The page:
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Why Do Toddlers Ask The Same Questions Over & Over? It's More Than Just An Annoying Habit

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I'm only human here. I try to be as patient and understanding as I can possibly be with my three boys, but there are a few things about motherhood that push me to the brink of my sanity, and one of them is being asked the same question 10 million times. Sometimes it feels like an actual conspiracy theory to drive me to the loony bin. Are they being annoying on purpose, or is there something I'm missing here? Why do toddlers ask the same questions over and over until their parents finally just go to the couch and open up a bottle of wine? Tell me there is a developmental reason for this.

As it turns out I reached out to a pediatrician who, well, did.

Dr. Jarret Patton, known as "the gentle giant" in the pediatric circles in which he offers consultations, says that young children are naturally inquisitive and their curiosity shouldn't be discouraged. "As part of their developmental process," Patton explains to Romper in an exclusive interview, "they tend to repeat questions. You must remember that children are working on their speech development, physical development, and intellectual development all the time."

So while it may seem to the parent that their child is simply not listening to the answer the first time, the truth may be that they are working on other areas of development — like speech — in tandem with actually obtaining information. When different areas of the brain are processing new gains simultaneously, it makes sense that the child would need a little extra time to let it all sink in.

According to Patton, the solution to streamlining the process (and salvaging what's left of your brain cells) is to engage more, not less, with your child's question. Patton tells Romper, "Young children may ask 'What's that?' to the same item. The repetition of the answer helps them gain the knowledge that they seek. If you answer 'apron' they will likely ask again and again because this is something new to them. If you answer in a more descriptive way like 'It's an apron, it is used to help keep my clothes clean when I cook. Can you say apron?' the developmental process hits both the intellectual component and the speech component that helps retain their new knowledge."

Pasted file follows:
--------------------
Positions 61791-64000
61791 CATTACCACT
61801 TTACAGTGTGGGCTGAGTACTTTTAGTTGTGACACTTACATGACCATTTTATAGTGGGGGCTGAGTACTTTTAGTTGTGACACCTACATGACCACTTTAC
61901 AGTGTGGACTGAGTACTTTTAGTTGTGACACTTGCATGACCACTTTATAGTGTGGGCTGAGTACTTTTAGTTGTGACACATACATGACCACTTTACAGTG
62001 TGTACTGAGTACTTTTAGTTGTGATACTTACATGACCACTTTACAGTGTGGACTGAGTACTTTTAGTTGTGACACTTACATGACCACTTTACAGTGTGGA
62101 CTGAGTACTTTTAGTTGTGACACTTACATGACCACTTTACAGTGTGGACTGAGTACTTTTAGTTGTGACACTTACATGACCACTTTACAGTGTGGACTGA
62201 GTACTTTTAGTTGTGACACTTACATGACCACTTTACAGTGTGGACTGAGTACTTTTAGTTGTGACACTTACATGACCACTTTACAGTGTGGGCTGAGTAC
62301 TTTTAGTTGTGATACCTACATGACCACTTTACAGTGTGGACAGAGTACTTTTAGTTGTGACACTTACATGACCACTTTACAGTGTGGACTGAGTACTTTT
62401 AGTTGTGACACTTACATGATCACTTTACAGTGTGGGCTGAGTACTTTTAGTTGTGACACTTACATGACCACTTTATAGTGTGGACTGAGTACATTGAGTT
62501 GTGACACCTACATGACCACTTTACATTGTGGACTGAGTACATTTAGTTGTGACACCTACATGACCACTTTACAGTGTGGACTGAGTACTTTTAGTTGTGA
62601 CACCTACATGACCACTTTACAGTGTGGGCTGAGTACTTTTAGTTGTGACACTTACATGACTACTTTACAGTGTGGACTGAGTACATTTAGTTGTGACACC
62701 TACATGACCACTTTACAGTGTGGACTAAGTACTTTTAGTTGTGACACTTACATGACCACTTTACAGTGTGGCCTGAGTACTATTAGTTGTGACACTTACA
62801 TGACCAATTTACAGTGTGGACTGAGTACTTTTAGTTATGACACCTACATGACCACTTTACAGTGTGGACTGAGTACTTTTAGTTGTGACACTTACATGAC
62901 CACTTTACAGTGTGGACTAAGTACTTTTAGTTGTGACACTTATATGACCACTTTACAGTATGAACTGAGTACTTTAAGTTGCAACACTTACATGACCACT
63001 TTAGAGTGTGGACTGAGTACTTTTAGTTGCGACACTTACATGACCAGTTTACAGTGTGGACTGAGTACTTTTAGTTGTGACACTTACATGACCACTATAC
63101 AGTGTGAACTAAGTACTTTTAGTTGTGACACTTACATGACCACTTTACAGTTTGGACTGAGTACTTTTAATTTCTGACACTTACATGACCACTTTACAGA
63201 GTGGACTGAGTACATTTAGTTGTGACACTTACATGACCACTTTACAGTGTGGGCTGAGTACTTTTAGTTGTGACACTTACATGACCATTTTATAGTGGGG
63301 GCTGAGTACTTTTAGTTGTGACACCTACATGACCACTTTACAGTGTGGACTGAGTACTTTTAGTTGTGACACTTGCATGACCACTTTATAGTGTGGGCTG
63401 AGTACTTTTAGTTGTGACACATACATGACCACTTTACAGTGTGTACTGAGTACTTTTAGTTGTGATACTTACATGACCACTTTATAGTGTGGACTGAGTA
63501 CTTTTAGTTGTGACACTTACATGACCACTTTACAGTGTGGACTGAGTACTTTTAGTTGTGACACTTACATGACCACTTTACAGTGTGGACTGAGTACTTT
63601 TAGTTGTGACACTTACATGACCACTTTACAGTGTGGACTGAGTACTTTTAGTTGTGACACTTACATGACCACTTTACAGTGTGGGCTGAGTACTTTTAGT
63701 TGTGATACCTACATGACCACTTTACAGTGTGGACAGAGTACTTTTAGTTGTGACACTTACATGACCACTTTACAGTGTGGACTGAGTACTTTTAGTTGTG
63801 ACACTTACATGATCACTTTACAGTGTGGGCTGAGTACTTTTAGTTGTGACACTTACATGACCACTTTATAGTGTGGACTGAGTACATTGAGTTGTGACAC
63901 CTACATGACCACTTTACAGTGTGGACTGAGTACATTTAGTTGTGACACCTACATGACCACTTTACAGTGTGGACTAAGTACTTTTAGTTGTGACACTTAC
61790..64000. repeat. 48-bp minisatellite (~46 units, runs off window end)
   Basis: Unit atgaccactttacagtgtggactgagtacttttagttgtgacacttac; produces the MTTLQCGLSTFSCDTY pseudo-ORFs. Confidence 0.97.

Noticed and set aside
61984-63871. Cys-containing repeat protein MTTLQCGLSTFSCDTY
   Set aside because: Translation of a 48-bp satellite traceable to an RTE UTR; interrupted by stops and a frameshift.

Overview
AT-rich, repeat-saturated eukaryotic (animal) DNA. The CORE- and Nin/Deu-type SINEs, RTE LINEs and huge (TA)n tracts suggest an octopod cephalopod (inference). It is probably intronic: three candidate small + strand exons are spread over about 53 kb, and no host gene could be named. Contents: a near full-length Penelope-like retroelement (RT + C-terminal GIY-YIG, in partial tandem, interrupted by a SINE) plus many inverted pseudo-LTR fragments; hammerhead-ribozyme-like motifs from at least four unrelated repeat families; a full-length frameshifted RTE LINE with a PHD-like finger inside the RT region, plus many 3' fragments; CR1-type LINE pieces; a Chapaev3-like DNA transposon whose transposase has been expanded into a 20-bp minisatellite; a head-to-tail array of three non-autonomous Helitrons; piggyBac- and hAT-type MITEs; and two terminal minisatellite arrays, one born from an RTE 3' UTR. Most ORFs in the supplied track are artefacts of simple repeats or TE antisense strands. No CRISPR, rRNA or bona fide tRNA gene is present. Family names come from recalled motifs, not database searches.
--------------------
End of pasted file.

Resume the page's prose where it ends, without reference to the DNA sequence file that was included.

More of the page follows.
Patton's approach might require a bit more brain power from you in the short term, but it does give you a reminder to stop and take a moment to truly listen and respond to your child rather than rush through the conversation while you seek to accomplish other tasks at the same time. This connection is what we parents most want, yet it's often the area we feel we fail most in. Taking the time to use questions as opportunity for engagement can serve our relationship with our kids more than we realize.

And besides, says Patton, this stage of repetitive questions is not forever. "As children age they will repeat questions less," he assures me. "By the time they are in first grade, they should not be frequently repeating the same questions over and over again. If they do, perhaps a discussion with your child's teacher and physician is warranted."

I suppose that if I take into account the multiple areas of development my 3-year-old is working on all day, I can give him a break when it comes to hearing the same question 50 times in a row — especially if I know the phase will pass in a few years. In the meantime, I'll be trying to engage the conversation, encourage him to repeat new words, and treating myself to some extra nights of early bedtime and Netflix binges.

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